After plenty of speculation, AirBnB are now rolling out their commission changes. You can now opt to charge guests a service fee of up to 20%, with 3% coming out of your rate – or build the rate into your price. This means that guests will not be charged the “service charge”, however, you will pay a flat rate 14% commission.
Take a look at the screengrab below from a message sent to an Airbnb Host recently.
Back in April, Jill Menze reported on PhocusWire that AirBnB were trialling this commission method with select hosts. With many superhosts now getting notified of the change, it looks like this will be rolling out gradually across the site.
AirBnB commission changes to compete with OTAs
This new model is likely because AirBnB is seeking to compete directly with OTAs. By charging hosts, they are now switching to the same model as other sites such as Booking and Hotels. Booking charge 15% commission on properties in some areas, making AirBnB a mere 1% cheaper in this regard.
With cities across the world – including Edinburgh in Scotland – looking to introduce licensing laws for short-term lets, it is likely AirBnB are now trying to attract more traditional accommodation providers to the website. If you run a hotel, B&B or hostel this change simply means you will use the site the same way you use other OTAs. For short-term lets, however, it is a major change.
How will the AirBnB commission changes affect bookings?
This depends on your pricing model. Guests will now see the exact price for their trip as a lump sum, rather than itemised. You can still charge cleaning fees though. If, for example, your base rate is £50 per night, you can set your rate to £58 to account for the booking fee. It is now clear to guests the exact amount they will be paying.
Though this can decrease bookings, it is likely other hosts in the area will have to adopt a similar model. Nevertheless, there are some concerns that larger businesses that can absorb these costs will be able to out-price smaller hosts. To be a true competitor to the OTAs, AirBnB will need to take on a wider range of properties – creating the possibility of a race to the bottom with pricing. The only way to deal with this is to increase direct bookings.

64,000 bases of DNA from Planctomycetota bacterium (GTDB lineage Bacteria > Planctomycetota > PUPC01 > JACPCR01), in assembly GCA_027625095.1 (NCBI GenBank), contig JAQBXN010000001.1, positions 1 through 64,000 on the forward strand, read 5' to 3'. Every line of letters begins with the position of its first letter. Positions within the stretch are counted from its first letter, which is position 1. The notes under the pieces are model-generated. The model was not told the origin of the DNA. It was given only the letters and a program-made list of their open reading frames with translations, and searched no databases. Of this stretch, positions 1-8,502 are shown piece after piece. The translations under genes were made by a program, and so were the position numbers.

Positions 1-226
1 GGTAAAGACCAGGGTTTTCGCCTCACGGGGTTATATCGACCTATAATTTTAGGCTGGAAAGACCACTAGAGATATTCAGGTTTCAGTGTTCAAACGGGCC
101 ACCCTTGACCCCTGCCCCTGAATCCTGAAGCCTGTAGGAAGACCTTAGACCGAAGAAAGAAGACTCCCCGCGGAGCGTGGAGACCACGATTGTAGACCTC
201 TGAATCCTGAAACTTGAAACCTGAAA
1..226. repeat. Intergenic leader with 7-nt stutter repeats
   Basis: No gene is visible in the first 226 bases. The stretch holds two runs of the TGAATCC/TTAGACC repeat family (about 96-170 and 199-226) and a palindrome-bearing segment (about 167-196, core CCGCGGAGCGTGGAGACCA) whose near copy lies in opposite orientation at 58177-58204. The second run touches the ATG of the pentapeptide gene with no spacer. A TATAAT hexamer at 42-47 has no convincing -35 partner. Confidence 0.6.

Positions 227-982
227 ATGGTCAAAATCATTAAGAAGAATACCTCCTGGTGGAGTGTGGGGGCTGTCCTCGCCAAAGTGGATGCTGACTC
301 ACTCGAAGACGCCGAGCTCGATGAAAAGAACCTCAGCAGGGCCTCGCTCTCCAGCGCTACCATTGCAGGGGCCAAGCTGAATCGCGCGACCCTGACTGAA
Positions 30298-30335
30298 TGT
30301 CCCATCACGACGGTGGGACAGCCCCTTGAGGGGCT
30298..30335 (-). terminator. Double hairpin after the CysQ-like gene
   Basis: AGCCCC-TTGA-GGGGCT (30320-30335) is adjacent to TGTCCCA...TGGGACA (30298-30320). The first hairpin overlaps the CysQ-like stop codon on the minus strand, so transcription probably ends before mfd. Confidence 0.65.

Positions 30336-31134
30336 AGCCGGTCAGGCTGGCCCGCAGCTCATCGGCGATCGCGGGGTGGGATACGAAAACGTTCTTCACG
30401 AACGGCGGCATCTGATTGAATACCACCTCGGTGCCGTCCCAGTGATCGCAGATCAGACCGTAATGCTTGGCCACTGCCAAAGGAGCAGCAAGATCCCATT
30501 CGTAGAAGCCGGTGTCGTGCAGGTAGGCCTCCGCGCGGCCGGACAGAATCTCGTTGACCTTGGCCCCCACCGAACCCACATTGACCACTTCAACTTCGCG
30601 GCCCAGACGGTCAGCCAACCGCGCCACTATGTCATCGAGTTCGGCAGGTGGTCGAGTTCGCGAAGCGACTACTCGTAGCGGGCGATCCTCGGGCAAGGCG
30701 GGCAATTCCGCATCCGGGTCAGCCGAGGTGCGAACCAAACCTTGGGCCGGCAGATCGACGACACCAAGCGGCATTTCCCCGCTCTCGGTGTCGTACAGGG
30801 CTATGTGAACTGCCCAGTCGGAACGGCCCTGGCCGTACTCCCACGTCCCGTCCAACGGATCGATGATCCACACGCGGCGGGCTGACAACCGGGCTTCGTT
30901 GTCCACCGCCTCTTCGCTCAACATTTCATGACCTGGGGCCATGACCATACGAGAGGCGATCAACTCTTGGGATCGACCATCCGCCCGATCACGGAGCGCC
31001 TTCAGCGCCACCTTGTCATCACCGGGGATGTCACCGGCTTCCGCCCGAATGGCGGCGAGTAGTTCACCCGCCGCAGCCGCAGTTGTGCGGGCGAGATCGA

How to increase direct bookings from AirBnB to avoid commission changes?
Most of the usual advice still applies. Develop a solid marketing plan, offer direct booking guest perks, make sure your website and content is high quality. The problem with AirBnB is it can be harder for guests to figure out who to book directly with. The website is designed to make it harder for guests to book elsewhere. This can reduce direct bookings, and mean the AirBnB commission changes will hit you harder.
The most important thing to do is to make sure your listing has as much information as possible. A good example are these camping pods in Richmond. They have the name of the business (Hillcrest Park), location information and clear photographs. More seasoned guests might be more tempted to look the company website up before booking. If you take a look at the linked website, they have advertised their superhost status on AirBnB and used similar photos. This confirms to website visitors that they have found the right place. You can also include photos of your property signage on AirBnB. This is a great tactic if you have contact information on the sign. AirBnB remove contact information from the listing text, so this is works around this.
With these commission changes, you should now treat AirBnB the same way as you treat OTAs – as a customer acquisition tool. Make sure to get contact information from guests when they arrive, and let them know they can get discounted rates by booking directly next time. Also make sure your remarketing efforts include guest perks for people who book directly. You can also start providing an AirBnB Experience from your business, enticing guests to book with you next time you are in town.
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